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Proceedings Paper

Progress and challenges in GaN-on-Si LEDs
Author(s): William Fenwick
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Paper Abstract

Silicon substrates offer a variety of advantages over conventional LED substrates, including both their low cost and their compatibility with the existing semiconductor manufacturing infrastructure. Researchers have sought to avail themselves of these benefits by developing GaN LEDs on silicon substrates. Integration of the two materials, however, presents several technical challenges that have proven difficult to address. The main challenges are the large lattice mismatch between GaN and silicon and the large difference in thermal expansion coefficients. Solutions have begun to emerge in recent years, with Toshiba being the first to commercialize GaN-on-Si technology on 200mm substrates in 2013, and several companies now shipping GaN-on-Si LEDs. Toshiba has developed a novel buffer layer structure and MOCVD growth technology that controls strain, wafer bow, and cracking while also suppressing formation of dislocations. This technology allows for the growth of GaN epitaxial layers with minimal cracking and dislocation densities in the low 108 cm-2. Control of strain and wafer bow is critical for the epitaxial process, and this requires very fine control over both absolute wafer temperature and temperature uniformity. Toshiba’s technology controls temperature uniformity very well, and Toshiba has demonstrated wavelength uniformity with σ=2nm across a 200mm wafer. Thin film LEDs fabricated from these materials have efficiencies on par with the best efficiencies of LEDs grown on conventional substrates. Blue LED wall-plug efficiencies of ~83% are demonstrated.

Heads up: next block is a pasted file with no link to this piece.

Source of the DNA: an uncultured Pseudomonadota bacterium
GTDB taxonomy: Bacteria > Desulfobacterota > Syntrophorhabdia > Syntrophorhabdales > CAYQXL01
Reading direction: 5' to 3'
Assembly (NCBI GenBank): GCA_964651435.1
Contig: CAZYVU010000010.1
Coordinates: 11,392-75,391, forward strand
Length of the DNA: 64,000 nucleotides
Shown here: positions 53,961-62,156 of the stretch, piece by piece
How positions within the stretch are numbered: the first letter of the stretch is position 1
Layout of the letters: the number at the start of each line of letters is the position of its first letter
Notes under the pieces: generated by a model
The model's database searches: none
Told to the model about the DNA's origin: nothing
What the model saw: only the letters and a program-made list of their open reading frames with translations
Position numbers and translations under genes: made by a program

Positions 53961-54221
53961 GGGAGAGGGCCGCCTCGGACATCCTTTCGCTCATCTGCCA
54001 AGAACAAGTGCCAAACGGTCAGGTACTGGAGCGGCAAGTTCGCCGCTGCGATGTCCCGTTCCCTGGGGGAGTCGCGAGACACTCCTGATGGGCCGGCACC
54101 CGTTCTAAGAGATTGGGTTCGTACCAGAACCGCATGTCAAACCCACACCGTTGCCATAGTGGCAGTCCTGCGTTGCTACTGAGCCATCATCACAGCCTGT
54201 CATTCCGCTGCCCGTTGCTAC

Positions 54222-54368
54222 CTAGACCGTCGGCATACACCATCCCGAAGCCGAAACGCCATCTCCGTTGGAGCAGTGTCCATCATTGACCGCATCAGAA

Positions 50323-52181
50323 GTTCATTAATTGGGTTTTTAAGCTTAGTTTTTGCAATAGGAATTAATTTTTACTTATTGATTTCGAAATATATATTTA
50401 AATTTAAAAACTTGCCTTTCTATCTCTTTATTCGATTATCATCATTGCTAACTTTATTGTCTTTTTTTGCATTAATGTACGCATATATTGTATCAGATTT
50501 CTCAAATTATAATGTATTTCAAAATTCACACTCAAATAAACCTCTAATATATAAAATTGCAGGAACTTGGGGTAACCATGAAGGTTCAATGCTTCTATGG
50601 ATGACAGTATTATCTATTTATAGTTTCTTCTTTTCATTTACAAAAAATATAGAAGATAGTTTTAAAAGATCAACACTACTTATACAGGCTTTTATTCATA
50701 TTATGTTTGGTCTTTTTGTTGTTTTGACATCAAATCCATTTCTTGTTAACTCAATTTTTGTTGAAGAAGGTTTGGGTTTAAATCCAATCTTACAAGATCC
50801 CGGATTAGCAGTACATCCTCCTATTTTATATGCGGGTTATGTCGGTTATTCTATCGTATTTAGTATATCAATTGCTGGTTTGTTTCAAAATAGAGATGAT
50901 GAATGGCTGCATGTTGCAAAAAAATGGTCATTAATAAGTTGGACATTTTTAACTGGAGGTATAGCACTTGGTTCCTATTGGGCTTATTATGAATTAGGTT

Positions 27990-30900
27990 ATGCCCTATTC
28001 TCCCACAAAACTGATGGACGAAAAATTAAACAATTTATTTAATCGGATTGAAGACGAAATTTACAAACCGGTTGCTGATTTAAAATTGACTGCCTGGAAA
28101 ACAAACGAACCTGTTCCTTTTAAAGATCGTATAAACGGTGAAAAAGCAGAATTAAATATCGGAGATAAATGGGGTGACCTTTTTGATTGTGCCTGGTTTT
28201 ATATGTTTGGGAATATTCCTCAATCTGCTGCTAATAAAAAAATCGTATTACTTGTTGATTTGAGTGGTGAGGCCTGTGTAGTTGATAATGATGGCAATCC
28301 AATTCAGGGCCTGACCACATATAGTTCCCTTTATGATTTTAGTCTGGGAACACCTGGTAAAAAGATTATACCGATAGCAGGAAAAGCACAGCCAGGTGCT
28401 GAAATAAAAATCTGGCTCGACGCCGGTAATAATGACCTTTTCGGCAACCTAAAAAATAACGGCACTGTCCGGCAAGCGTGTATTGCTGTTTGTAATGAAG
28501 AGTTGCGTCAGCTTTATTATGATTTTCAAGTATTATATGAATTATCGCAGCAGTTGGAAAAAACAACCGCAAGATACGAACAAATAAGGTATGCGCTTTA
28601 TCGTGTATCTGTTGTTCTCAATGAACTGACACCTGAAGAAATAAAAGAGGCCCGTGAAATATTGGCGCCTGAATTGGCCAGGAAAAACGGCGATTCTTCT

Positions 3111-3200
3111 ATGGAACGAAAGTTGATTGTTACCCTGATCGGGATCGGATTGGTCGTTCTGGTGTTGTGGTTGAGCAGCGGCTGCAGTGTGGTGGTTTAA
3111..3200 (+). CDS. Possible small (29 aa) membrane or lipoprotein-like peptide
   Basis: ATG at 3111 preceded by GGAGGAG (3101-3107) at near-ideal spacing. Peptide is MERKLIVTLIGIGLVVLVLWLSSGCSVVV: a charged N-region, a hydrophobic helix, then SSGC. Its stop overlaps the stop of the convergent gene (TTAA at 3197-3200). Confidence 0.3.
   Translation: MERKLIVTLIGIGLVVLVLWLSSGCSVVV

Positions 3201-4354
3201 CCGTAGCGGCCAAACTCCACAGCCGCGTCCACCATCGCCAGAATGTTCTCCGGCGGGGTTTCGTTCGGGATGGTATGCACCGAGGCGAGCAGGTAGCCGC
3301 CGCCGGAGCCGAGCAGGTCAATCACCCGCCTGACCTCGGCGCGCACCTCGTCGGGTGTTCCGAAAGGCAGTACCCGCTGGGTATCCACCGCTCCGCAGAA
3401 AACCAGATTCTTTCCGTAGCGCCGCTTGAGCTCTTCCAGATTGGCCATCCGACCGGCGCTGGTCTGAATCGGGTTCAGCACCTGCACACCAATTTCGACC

Paper Details

Date Published: 8 March 2016
PDF: 7 pages
Proc. SPIE 9768, Light-Emitting Diodes: Materials, Devices, and Applications for Solid State Lighting XX, 97680W (8 March 2016); doi: 10.1117/12.2209679
Show Author Affiliations
William Fenwick, Toshiba America Electronic Components, Inc. (United States)


Published in SPIE Proceedings Vol. 9768:
Light-Emitting Diodes: Materials, Devices, and Applications for Solid State Lighting XX
Heonsu Jeon; Li-Wei Tu; Michael R. Krames; Martin Strassburg, Editor(s)

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